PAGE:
Perform verification testing of at least one sacrtjicial testpile per structure. (Commentary on number of load tests: Spectj?er/designerneed to determine and write into this portion of the specification the number and location of required vertftcation andproof. pile loading type (i. 5%. aggressive inspection by the Contractor and Owner’s Engineer is needed to assure that each individual micropile is well constructed and tojusttfy load testing only a small number. or greater in tension. For experienced users.installed.g. e. Perform compression load testing in accord with ASTM D1143 and tension load testing in accord with ASTM D3689. thefollowing is recommendedas a minimum. If thepile capacity demandsare equalfor both compression and tension. it is recommendedthat tension testing alone be conducted.. The total number of load tests and maximum test loads to be specified can vary on a project-by-project basis. of the total number ofproductionpiles installed) 3.Indicate here whether compression or tension testing. requiredpile capacity. (Commentary: Spectfier . Therefore. They are dependenton ground type and variability. Al-28 FHWA-SA-97-070 (~00-06) . For structure foundations. tests. criticality of the structure and available site accessand work space. New users shouldperform proof tests on production piles at afiequency of 5percent (1 in 20). total number ofpiles. number of tests are to be determined by Owner/Engineer on a project by project basis.e. static or seismic). or both are required for your project). the piles should be load tested in compression. Guideline criteria for estimating the total number of vertjication andproof testpiles are given in Chapter 7. Ifpile capaciv demandsare greatest in compression. prior to installation of any production piles. to reduce costs).6 Pile Load Tests Perform verification and proof testing of piles at the locations specified herein or designated by the Engineer. except as modified herein.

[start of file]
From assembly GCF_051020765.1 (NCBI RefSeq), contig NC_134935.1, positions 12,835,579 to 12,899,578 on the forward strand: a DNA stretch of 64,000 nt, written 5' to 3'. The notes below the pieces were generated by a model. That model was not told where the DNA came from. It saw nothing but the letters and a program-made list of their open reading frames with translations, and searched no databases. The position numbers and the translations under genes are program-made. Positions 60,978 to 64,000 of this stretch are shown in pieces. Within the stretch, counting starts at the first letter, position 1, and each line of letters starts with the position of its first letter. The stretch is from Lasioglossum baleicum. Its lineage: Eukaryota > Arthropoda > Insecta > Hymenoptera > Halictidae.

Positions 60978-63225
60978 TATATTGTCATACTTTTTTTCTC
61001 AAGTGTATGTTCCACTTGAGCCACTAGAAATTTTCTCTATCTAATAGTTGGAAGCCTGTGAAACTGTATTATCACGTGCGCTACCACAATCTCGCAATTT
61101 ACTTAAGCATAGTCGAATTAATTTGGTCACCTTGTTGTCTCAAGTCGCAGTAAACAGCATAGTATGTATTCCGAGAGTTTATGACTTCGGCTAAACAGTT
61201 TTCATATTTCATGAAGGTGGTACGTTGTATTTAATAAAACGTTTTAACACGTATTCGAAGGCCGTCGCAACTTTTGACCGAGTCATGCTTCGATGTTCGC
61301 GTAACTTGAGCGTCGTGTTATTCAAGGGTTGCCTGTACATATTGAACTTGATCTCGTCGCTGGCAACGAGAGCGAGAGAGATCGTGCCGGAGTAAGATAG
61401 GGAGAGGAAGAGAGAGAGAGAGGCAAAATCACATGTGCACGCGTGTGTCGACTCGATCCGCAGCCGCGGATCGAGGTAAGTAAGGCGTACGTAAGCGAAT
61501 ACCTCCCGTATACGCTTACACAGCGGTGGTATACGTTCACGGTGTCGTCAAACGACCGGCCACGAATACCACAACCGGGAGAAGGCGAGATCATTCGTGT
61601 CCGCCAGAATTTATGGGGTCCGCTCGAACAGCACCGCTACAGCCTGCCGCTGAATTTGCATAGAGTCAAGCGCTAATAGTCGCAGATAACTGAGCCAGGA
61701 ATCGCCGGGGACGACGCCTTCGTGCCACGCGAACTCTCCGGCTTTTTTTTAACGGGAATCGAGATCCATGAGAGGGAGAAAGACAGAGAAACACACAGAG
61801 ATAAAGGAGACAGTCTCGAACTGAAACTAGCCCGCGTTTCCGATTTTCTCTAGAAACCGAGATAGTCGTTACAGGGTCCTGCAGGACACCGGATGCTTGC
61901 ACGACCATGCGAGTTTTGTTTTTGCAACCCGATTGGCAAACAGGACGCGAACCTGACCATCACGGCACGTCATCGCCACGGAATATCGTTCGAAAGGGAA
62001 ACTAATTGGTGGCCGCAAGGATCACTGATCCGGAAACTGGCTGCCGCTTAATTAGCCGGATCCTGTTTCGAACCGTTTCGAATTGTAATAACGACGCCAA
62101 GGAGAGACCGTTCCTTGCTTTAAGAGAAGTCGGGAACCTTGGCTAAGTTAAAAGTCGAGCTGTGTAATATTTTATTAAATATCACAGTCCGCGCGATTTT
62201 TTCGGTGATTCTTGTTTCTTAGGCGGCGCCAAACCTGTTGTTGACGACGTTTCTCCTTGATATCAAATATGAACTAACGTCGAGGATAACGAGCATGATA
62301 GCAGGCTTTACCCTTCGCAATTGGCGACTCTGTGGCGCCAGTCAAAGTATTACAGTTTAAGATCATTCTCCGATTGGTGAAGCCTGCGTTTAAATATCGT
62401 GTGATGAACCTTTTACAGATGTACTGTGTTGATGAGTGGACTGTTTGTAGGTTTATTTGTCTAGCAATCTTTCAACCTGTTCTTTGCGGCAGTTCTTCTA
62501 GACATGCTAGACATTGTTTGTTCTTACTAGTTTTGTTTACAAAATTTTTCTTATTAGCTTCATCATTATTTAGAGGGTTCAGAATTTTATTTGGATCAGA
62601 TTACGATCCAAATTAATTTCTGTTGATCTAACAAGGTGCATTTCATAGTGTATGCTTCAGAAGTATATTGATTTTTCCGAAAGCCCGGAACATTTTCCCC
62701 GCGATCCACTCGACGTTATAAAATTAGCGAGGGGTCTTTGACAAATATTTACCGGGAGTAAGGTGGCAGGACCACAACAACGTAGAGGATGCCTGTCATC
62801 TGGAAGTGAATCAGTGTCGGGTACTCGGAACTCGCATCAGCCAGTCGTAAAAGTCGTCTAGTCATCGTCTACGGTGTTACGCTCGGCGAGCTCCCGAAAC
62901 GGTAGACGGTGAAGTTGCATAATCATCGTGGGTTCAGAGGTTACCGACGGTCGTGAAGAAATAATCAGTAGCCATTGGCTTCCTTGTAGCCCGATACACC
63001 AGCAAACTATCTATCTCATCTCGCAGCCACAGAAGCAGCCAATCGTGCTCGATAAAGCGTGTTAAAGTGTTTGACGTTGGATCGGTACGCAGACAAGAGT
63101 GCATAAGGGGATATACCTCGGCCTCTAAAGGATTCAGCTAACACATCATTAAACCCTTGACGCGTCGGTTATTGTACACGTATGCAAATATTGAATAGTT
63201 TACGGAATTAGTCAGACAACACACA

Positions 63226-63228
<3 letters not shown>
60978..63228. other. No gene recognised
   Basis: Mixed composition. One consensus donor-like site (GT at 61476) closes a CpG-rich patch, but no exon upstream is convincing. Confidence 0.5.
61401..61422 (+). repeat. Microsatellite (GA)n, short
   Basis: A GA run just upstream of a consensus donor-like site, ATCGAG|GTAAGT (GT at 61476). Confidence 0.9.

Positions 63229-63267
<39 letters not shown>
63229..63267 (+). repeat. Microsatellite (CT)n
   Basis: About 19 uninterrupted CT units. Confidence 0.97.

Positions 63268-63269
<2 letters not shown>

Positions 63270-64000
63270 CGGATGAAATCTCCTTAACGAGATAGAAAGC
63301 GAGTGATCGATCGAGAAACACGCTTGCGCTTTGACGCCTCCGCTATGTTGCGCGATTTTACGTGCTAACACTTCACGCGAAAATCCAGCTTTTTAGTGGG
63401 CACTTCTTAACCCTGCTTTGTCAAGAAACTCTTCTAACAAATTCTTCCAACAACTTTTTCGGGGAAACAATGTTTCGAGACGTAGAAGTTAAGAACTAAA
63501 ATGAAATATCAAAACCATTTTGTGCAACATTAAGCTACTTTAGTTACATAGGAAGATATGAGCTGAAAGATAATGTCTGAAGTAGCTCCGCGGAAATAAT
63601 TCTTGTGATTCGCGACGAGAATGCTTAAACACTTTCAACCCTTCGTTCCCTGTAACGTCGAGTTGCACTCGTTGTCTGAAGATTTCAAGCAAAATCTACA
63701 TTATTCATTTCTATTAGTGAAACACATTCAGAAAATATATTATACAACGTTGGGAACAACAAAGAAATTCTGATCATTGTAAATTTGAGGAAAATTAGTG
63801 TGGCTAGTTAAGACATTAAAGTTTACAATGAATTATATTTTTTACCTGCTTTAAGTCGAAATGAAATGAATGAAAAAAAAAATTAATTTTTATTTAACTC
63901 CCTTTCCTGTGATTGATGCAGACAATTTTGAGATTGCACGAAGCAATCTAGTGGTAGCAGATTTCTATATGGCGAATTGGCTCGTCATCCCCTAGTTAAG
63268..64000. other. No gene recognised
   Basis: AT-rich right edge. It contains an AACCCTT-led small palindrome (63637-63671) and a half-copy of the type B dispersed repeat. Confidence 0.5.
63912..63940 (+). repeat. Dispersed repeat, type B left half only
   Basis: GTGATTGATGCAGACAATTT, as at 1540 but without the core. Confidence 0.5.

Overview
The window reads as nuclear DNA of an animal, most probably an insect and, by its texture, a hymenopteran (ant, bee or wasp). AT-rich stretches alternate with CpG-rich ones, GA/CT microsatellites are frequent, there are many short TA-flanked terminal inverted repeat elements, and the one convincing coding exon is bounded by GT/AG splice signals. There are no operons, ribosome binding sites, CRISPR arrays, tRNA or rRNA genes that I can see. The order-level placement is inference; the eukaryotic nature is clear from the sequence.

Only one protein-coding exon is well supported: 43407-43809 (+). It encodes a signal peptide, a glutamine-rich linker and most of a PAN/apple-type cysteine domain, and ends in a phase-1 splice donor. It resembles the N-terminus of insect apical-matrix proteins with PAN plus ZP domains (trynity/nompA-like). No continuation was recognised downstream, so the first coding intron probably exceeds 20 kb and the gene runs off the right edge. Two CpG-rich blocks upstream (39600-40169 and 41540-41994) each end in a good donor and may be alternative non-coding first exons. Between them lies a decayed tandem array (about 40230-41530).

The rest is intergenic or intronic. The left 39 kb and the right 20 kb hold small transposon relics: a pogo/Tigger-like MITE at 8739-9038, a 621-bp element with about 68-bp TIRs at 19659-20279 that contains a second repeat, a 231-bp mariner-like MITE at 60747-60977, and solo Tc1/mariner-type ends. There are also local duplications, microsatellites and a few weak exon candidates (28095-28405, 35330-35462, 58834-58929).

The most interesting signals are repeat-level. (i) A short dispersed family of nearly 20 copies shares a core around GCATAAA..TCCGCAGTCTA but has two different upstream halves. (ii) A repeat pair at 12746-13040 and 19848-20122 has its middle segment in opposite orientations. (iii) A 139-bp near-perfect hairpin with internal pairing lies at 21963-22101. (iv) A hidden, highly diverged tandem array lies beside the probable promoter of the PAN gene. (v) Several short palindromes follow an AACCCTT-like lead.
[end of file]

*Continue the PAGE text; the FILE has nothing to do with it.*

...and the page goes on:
or grout crushing in compression.1 Verification Load Tests Perform pre-production verification pile load testing to verify the design of the pile system and the construction methods proposed prior to installing any production piles.) The maximum verification and proof test loads applied to the micropile shall not exceed 80 percent of the structural capacity of the micropile structural elements. and depth of embedment for the verification test pile(s) shall be identical to those specified for the production piles at the given locations.3. FHWA-SA-97-070 (~00-06) Al -29 . When both compression and tension load testing is to be performed on the samepile. the pile shall be tested under compression loads prior to testing under tension loads. sacrificial verification test piles shall be constructed in conformance with the approved Working Drawings. Verification test pile(s) shall be installed at the following locations Verification load tests shall be performed to verify that the Contractor installed micropiles will meet the required compression and tension load capacities and load test acceptancecriteria and to verify that the length of the micropile load transfer bond zone is adequate.to include steel yield in tension. Any required increasein strength of the verification test pile elements above the strength required for the production piles shall be provided for in the contractor’s bid price.The micropile verification load test results must verify the Contractor’s design and installation methods. steel yield or buckling in compression. The drilling-and-grouting method. and be reviewed and acceptedby the Engineer prior to beginning installation of production micropiles. The verification test micropile structural steel sections shall be sized to safely resist the maximum test load. (Commentary: Note that if additional steel area is provided in the verification test. the measured deflection will be lower than production piles. casing length and outside diameter. reinforcing bar lengths. The jack shall be positioned at the beginning of the test such that unloading and repositioning during the test will not be required.6.